Meet Yoav Farbey, Founder and Managing Director of The Start-Up Magazine. Having studied Computer Science at Bristol university whilst simultaneously building his first start-up, Fibixio, Yoav knows a fair bit about becoming an established entrepreneur at a young age. Upon graduating, Yoav made the tactful move to work as an Analyst for some of the fastest growing start-ups in London including Hailo, competitor of Uber. Having learnt the tricks of the trade in a condensed time frame he’s now building an online magazine, providing everything you need to know about the city’s start-up ecosystem. We dropped by to hear exactly how Yoav got to where he is today: running his second company, leading his team and working out of one of London’s infamous co-working spaces, Rainmaking Loft.
Getting to Know Yoav
What’s the Founding story behind The Start-Up Magazine?
It started as a blog. After I Founded my first company I became interested in everything that was happening in the start-up space. My friend and I had spent a year and a half running a mobile app agency; at the end of which we sold our clients onto other local agencies. In my blog I wrote about my experiences as a Founder and it wasn’t long until I realised more people than just my Mum and Dad were reading it. Since it was just a personal blog I nearly called it ‘Yoav’s Blog’. I’d had a few jobs post-uni with start-ups, so it reached the point where I had to decide whether to continue employment or branch out on my own to make something of this blog. I decided to go with it.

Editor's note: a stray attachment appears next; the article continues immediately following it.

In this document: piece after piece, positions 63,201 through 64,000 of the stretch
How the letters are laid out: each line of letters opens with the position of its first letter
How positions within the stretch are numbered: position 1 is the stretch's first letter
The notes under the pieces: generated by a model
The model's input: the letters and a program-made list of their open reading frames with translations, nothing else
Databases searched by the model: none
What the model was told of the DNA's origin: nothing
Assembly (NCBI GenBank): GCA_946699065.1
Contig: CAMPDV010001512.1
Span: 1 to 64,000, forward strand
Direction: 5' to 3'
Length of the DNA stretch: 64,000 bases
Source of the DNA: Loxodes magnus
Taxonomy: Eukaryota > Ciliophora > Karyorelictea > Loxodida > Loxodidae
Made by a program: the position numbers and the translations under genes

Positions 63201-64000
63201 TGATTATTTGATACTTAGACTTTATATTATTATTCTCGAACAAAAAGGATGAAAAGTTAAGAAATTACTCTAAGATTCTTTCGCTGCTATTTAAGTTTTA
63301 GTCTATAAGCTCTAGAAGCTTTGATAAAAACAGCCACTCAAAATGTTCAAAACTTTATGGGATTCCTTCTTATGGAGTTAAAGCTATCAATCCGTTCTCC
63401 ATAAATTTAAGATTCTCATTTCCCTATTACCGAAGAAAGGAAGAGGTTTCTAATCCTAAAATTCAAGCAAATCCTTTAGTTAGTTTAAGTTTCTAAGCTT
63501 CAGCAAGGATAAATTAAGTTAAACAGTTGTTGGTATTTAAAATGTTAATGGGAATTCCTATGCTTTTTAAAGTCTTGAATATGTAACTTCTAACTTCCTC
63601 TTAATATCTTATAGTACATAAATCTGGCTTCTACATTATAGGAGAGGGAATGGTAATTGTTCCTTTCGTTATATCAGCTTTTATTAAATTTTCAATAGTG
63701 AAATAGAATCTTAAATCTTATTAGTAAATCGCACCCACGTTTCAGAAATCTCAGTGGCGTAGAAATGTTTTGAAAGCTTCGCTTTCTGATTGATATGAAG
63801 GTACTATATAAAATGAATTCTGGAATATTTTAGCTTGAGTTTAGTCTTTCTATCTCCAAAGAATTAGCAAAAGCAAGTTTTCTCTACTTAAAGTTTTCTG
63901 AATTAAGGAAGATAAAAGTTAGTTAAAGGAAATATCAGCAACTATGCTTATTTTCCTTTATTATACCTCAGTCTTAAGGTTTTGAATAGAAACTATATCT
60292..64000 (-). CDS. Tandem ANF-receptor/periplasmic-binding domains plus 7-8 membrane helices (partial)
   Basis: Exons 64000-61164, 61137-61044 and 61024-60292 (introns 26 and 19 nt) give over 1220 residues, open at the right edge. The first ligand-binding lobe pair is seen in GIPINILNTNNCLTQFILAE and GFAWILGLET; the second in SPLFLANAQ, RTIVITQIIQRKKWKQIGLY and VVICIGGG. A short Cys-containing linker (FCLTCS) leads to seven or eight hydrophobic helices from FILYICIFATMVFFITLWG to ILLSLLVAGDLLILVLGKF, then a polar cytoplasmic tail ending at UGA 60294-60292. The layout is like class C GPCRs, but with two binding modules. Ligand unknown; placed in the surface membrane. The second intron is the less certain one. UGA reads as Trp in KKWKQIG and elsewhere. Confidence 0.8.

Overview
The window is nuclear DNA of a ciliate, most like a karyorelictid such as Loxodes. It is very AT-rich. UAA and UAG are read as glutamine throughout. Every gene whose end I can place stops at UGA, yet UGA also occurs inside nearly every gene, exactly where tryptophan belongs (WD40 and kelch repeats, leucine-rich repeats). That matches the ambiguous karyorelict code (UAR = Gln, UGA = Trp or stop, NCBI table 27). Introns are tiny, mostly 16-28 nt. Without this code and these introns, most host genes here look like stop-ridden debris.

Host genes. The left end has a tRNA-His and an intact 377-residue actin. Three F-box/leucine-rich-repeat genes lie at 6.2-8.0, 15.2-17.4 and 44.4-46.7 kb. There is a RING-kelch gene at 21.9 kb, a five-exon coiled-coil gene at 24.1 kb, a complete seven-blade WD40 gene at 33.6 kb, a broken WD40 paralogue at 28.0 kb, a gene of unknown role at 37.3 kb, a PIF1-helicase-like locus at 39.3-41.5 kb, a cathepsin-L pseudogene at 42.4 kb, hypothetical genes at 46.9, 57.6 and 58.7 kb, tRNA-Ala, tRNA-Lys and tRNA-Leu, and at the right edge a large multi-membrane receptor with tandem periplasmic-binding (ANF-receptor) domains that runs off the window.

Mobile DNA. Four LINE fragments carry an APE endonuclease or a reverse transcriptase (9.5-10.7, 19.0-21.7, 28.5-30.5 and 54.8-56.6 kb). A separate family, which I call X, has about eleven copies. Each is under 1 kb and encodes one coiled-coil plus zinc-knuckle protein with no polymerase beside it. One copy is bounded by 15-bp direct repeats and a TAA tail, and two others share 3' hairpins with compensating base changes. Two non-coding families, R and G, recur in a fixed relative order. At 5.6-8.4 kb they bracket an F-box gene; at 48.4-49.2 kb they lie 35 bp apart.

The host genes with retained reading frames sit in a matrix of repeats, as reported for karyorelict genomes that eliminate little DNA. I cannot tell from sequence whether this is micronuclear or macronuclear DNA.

Was it a natural transition to leave a full time job and pursue The Start-Up Magazine?
In reality, you need to be a bit bold and foolish to go ahead with any entrepreneurial journey as there will inevitably be some things that are out of your control. It’s easy to have a great idea, but the hard part is delivering. I was aware of the risk I was taking when I left my full time job to create a start-up, yet I felt I’d put myself in a position where I was able to take that risk. I’m also at a stage in my life where I only have responsibility to pay for my own things; I’m not married and I don’t have kids. Each individual needs to judge their own situation to assess whether they should dive in at the deep end and go full time with a start-up or whether they should build it alongside something else. Whether you’re 15 or 50 years old, your individual circumstance is unique and your approach has to be one which is best suited to your needs and ambitions.
“It’s easy to have a great idea, but the hard part is delivering.”